© 2006 The Faculty of Homeopathy
G. Dominici, P. Bellavite, C. di Stanislao, P. Gulia and G. Pitari
© 2006 The Faculty of Homeopathy
G. Dominici, P. Bellavite, C. di Stanislao, P. Gulia and G. Pitari
Background: Homeopathic pathogenetic trials (provings) are fundamental to homeopathy. Since most of the data from available provings have not been statistically evaluated, it is unclear how specific reported symptoms are and how they differ from those reported by people taking placebo.
Method: We combine and analyse data from two different homeopathic pathogenic trials—including 10 and 11 provers, respectively, and both including 30% placebo—to test the null hypothesis that there is no significant difference between the number of symptoms in placebo and verum groups.
Results: The principal results were:
– Placebo reported less symptoms than verum groups.
– Symptom distribution according to predefined classes (common symptoms
increased in intensity and/or duration-, cured, old, new and exceptional) was statistically different between placebo and verum group at a high level of significance (P < 0.001). Compared to verum, placebo provers reported less new and old but more common (increased in duration or intensity) symptoms.
– Within repertory categories, other differences were detected.
– The two groups differ in terms of the duration of each symptom and kinetics of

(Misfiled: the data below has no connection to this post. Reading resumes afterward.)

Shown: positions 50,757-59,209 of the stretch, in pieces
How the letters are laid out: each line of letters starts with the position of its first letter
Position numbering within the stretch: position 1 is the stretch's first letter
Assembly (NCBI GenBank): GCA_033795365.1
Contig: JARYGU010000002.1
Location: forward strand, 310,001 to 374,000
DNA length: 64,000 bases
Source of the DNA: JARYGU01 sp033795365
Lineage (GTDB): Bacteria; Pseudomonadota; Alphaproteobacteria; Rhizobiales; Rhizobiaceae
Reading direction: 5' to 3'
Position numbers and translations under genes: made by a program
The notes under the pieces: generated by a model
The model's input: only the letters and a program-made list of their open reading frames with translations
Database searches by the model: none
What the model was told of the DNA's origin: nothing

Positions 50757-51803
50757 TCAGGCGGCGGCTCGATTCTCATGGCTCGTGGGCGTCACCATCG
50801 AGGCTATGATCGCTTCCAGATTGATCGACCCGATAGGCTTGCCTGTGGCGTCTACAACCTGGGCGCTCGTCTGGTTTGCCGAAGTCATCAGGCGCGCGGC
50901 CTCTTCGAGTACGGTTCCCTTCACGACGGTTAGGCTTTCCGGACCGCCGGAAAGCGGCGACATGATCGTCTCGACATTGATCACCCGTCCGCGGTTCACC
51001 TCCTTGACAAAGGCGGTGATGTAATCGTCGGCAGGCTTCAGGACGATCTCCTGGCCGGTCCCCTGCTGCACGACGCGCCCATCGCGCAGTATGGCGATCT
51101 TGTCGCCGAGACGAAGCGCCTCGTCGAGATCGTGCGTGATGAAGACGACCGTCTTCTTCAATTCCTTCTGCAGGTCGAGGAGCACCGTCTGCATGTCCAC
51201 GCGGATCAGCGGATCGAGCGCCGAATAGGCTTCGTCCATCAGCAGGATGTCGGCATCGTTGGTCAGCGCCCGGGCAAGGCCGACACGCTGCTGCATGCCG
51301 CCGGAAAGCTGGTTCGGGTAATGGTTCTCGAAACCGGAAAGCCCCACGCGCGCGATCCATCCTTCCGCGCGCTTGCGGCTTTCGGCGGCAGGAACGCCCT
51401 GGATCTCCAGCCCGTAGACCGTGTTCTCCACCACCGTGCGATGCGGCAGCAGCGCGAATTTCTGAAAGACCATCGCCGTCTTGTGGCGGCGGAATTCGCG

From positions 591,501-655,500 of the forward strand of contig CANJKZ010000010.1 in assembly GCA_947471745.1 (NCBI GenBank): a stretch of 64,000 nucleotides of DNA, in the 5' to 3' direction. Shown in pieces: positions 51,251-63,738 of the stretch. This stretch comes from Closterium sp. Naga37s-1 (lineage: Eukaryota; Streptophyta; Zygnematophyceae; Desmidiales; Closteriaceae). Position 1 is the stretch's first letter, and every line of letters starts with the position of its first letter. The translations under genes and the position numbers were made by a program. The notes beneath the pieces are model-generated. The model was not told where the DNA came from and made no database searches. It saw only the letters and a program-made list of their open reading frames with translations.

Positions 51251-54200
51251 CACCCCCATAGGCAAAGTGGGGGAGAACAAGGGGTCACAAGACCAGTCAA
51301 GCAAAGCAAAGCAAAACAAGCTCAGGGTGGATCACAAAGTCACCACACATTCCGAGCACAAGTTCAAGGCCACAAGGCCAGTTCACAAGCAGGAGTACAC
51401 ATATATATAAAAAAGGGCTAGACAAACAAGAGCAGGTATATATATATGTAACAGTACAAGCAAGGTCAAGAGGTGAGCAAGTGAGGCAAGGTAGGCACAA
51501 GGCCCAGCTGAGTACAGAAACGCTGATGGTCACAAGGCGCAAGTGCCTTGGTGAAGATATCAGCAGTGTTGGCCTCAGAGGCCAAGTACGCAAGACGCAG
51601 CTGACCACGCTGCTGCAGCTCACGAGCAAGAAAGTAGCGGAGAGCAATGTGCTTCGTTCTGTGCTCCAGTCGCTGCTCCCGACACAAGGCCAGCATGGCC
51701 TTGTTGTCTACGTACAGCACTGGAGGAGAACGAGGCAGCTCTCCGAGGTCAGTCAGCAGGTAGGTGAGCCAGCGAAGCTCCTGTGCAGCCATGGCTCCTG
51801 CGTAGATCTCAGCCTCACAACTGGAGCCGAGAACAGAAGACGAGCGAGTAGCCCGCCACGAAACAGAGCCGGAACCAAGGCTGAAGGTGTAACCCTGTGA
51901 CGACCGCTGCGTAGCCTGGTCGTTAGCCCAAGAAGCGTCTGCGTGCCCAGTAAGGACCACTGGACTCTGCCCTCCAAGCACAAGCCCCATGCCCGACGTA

symptoms: most symptoms were more persistent in verum than in placebo groups and verum provers recorded a decreasing number of symptoms with time. Placebo provers did not show such a temporal pattern.
Conclusions: If confirmed by other studies these results would demonstrate the non- equivalence between homeopathic medicines in high dilution and placebo and contribute to the improvement of proving methodology and evaluation. Homeopathy (2006) 95, 123–130.
homeopathic proving – placebo – symptoms classification – standardized methodology – pathogenetic trial
Proving is fundamental to homeopathic medicine: symptoms experienced by healthy provers are collectively analysed to build the foundations of a new remedy. Since the time of Hahnemann, but especially at present, the proving process has evolved and grown into a multi-facetted mode of investigation. Hahnemann was what we would call today a research scientist and the provings he conducted were of a the high standard for his time. He called for medicines to be used singly, not in mixtures, based on an empirical understanding of individual drug action, based on giving small daily doses of a drug to healthy people, who would then record the symptoms they experienced. Sadly, not all those who followed him were as scrupulous, and many poor and bizarre provings have been conducted over the years: (1–3) poorly standardized provings or single case reports, sometimes published merely in websites without peer-review, leading to very poor remedy pictures and contribute to making homeopathy unreliable.
It is difficult to distinguish the placebo effect from the specific effect of potentized substances. (4),(5) Nevertheless, many controlled studies now available show that it is possible to demonstrate the validity of proving, by using a standardized methodology. (6–9) Some homeopathic societies and individual authors, have tried to introduce standardized proving methodologies (10–12) stressing the necessity of precise description of the substance used (source and preparation), clear instructions to subjects and accurate analysis of obtained symptoms.